The story made headlines worldwide, but online newspaper the Mazatlan Messenger was flooded with comments from local expats concerned that Mazatlan was being unfairly painted as an unsafe destination.

“It really upsets me that the media is trying to blame the mexican people for this incident. I have been to this hotel two times and to Mazatlan several times and have never had any problems,” wrote one person.

“To the media and to all Canadians wanting to travel to Mexico or anywhere else – it’s safe here in Mazatlan. The Mexican people are suffering from all the bad media about the crime. Check out your backyard first before you judge, it really is no different back in Canada,” read another comment.

“People who live here feel it is very different from how it is portrayed in the press. We know the crime rate is lower than in many of our cities,” said Melissa Burridge, editor of the Pacific Pearl newspaper. “I walk the streets at night and I feel safer here than in my home town of Salt Lake City, Utah.”

Burridge believes the American and Canadian press are to blame for “flamboyant headlines” which have “blown the story so far out of proportion.” As a result, “tourism is definitely the lowest its been in three years.”

With visitors discouraged by negative press, the local economy has been hit by severe job losses. Restaurants and taxi drivers are losing customers, while most significantly, major cruise liners have stopped docking in the city’s port.

Citing “recent incidents of violence in the Mazatlan area,” Princess Cruises joined Holland America in pulling Mazatlan from its Pacific Coast itinerary this week. The Disney Cruise Line had already cancelled stop-offs in Mazatlan indefinitely.

These decisions were made in the wake of a series of violent crimes in the area. The Mazatlan Messenger reported on Monday that in January alone, “31 people have been killed in violent incidents, three of which occurred last Thursday.” Yet incidents such as this, in which foreign citizens are killed, tend to blow concern over crime out of proportion.

In response, the Mazatlan Tourism Trust issued a statement describing the city as “one of the safest destinations in Mexico, legendary for its history, culture and the warm hospitality of its people … the areas of concern are not the beach resorts or historical sites that visitors come here to see, but rather the northern border towns far from the city. Reports of visitors being accosted or injured in the destination are extremely rare.”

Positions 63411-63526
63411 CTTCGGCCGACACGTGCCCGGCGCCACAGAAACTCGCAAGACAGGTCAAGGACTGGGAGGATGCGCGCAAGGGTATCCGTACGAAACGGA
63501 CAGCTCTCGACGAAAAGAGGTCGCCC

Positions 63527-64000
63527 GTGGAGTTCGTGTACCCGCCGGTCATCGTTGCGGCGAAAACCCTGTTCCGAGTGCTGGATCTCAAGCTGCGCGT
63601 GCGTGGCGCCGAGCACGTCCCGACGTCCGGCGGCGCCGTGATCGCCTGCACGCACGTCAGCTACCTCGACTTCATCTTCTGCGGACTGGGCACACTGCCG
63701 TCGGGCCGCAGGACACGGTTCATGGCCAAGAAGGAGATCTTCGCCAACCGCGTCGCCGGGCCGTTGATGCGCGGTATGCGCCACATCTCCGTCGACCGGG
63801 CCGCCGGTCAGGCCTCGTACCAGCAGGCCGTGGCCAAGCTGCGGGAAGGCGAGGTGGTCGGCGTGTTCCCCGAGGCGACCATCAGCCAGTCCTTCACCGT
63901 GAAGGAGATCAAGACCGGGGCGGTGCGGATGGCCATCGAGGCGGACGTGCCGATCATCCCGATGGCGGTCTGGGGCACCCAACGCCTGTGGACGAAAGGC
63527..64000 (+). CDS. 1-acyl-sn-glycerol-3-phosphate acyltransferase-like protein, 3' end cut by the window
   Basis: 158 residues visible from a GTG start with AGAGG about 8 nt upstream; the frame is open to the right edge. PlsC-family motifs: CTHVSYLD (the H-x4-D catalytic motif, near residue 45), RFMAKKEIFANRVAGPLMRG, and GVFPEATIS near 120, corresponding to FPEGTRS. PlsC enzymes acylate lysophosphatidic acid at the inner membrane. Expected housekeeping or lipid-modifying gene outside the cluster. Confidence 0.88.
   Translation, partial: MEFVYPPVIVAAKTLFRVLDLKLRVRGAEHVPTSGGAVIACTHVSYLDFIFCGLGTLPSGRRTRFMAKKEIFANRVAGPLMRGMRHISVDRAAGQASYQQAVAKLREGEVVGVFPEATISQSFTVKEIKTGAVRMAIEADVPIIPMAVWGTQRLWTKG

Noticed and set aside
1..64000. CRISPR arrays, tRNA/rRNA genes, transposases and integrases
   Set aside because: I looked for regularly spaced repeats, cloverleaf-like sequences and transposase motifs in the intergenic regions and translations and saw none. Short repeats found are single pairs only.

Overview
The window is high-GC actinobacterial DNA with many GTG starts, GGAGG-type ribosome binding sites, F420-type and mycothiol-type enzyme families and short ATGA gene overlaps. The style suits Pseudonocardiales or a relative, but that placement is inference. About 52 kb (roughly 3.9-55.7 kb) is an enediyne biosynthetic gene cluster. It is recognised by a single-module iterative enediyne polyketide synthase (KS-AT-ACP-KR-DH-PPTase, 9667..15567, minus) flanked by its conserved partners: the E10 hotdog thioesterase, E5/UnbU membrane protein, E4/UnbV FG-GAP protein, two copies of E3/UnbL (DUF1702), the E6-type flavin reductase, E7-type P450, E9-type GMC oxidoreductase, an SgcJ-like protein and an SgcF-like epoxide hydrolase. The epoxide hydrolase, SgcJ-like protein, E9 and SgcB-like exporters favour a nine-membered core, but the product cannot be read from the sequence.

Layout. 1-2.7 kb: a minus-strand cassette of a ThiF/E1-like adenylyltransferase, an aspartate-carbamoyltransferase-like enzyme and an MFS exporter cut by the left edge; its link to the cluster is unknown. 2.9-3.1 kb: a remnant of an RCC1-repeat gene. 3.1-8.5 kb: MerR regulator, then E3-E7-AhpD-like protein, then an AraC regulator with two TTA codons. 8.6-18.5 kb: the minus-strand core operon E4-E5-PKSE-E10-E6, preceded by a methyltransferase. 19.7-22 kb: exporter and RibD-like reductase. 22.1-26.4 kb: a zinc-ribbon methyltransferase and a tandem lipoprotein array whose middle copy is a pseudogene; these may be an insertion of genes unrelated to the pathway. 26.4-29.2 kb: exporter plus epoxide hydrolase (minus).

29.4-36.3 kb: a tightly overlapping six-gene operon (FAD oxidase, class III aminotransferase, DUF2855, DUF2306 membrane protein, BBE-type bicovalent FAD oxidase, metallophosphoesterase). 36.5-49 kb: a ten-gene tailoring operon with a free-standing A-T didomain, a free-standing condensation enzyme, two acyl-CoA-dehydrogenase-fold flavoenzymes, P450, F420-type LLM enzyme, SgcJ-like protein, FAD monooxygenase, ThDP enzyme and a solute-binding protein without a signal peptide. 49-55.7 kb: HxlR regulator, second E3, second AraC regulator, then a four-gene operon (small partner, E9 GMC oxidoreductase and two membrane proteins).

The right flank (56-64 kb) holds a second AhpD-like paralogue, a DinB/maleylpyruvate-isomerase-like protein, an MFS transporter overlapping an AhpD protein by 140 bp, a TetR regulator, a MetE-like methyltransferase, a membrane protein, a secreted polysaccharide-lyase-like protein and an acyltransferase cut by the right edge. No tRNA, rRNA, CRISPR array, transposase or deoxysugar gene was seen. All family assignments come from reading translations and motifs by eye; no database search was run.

On Monday, U.S. and Canadian expats describing themselves as “Concerned Foreign Residents of Mazatlan” published an open letter to the Cruise Line Association with the aim of “dispelling certain myths regarding the safety of foreigners in Mazatlan.

“Our concern is that distorted claims that Mazatlan is unsafe, serve to undermine demand, not only among cruise patrons, but tourists overall. The perception, not only affects the businesses that serve these visitors, but denies foreign residents, like us, the pleasure of drop-in visits from many of our friends cruising the Pacific.

“Is there violence in Mazatlan? Of course there is, but no more than the major cities cruise guests hail from or most of the ports of call your members currently serve. In fact, the peace and serenity of Mazatlan are among the many reasons close to eight thousands [sic] North Americans choose to spend a good part of their year here.

“Is the violence in Mazatlan targeted toward tourists? Absolutely not. The U.S. State Department website notes that violence is primarily between criminal organizations and occurs outside of tourist areas.”